30 seconds to clear

Time per shot, averaged over buffer length or 20 shots, whichever came first.

Continuous mode
Larger RAW + LF JPEG

0.10 second (10 frames per second);
20 frames total
50 seconds to clear

Time per shot, averaged over buffer length or 20 shots, whichever came first.

Note: Buffer clearing times measured with a SanDisk Extreme III 1GB CompactFlash memory card. Slower cards will produce correspondingly slower clearing times. Slow cards may also limit length of bursts in continuous mode. ISO sensitivity and other settings can also affect cycle times and burst mode performance.

Shot-to-shot cycle times are also excellent, at about 0.40 second for large/fine JPEGs and 0.39 second for RAW files, and the camera appears to capture shots continuously in single-shot mode without having to slow to clear the buffer. Continuous mode is also outstanding, at 9.91 frames per second for 12 large/fine JPEG frames, and 10.0 frames per second for 6 frames in RAW mode. Interestingly, with RAW + large/fine JPEGs, the camera was able to maintain 10 frames per second and didn't slow to clear the buffer until after 20 frames.

Download Speed

Windows Computer, USB 2.0

1,958 KBytes/sec

Typical Values:
Less than 600=USB 1.1;
600-769=USB 2.0 Low;
Above 770=USB 2.0 High

Connected to a computer or printer with USB 2.0, download speeds are a bit slow for this class of camera these days, but we suspect most owners would use a card reader.

Bottom line, the EOS-1D Mark III is responsive enough for the pros, able to handle fast paced action and basically anything you can throw at it.

Battery and Storage Capacity

Very good battery life for a lithium-ion pack.

Operating Mode Number of Shots
Lithium-ion Rechargeable Battery,
(CIPA standard, but no flash)

The Canon EOS-1D Mark III uses a custom rechargeable lithium-ion battery for power, and ships with a charger. Battery life is well above average, but when comparing to other SLRs, keep in mind the EOS-1D Mark III has no built-in flash. (The flash is normally fired for 50% of shots using the CIPA standardized method, reducing the number of shots on a charge for models with a flash.)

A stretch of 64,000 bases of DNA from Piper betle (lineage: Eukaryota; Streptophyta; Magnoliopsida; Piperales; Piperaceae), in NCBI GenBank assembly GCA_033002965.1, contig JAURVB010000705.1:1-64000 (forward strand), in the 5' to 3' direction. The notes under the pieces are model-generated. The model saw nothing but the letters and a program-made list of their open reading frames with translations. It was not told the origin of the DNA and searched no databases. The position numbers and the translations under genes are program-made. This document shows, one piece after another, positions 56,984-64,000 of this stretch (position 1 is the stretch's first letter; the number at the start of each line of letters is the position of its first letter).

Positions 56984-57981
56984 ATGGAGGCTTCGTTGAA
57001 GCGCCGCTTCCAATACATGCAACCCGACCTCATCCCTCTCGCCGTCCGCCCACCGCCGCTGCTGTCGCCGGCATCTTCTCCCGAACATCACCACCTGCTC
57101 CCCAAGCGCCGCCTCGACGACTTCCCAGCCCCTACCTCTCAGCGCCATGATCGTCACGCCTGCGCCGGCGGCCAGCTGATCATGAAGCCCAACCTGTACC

The table above shows the number of shots the camera is capable of (on either a fresh set of disposable batteries or a fully-charged rechargeable battery as appropriate), based on CIPA battery-life and/or manufacturer standard test conditions.

(Interested readers can find an English translation of the CIPA DC-002 standards document here. (180K PDF document))

The Canon EOS-1D Mark III accepts CompactFlash and SD memory cards, though no card is included. The table below shows approximately how many images can be stored on a 1GB card at each size/quality setting, as well as the approximate compression ratio.

Image Capacity with
1GB Memory Card
3,888 x 2,592
File Size
5.7 MB
15.6 MB
21.6 MB
Approx. Compression
3,456 x 2,304
File Size
4.6 MB
Approx. Compression
2,816 x 1,880
File Size
3.5 MB
Approx. Compression
1,936 x 1,288
File Size
2.0 MB
9.3 MB
Approx. Compression

We strongly recommend buying a large capacity CompactFlash memory card or a large capacity SDHC memory card, at least a 2GB card, preferably a 4 or 8GB one, to give yourself extra space for extended outings and/or when shooting RAW. (Check the shopping links above, cards are really cheap these days, so no reason to skimp.)


Canon 1D Mark III

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Note: For details, test results, and analysis of the many tests done with this camera, please click on the tabs at the beginning of the review or below.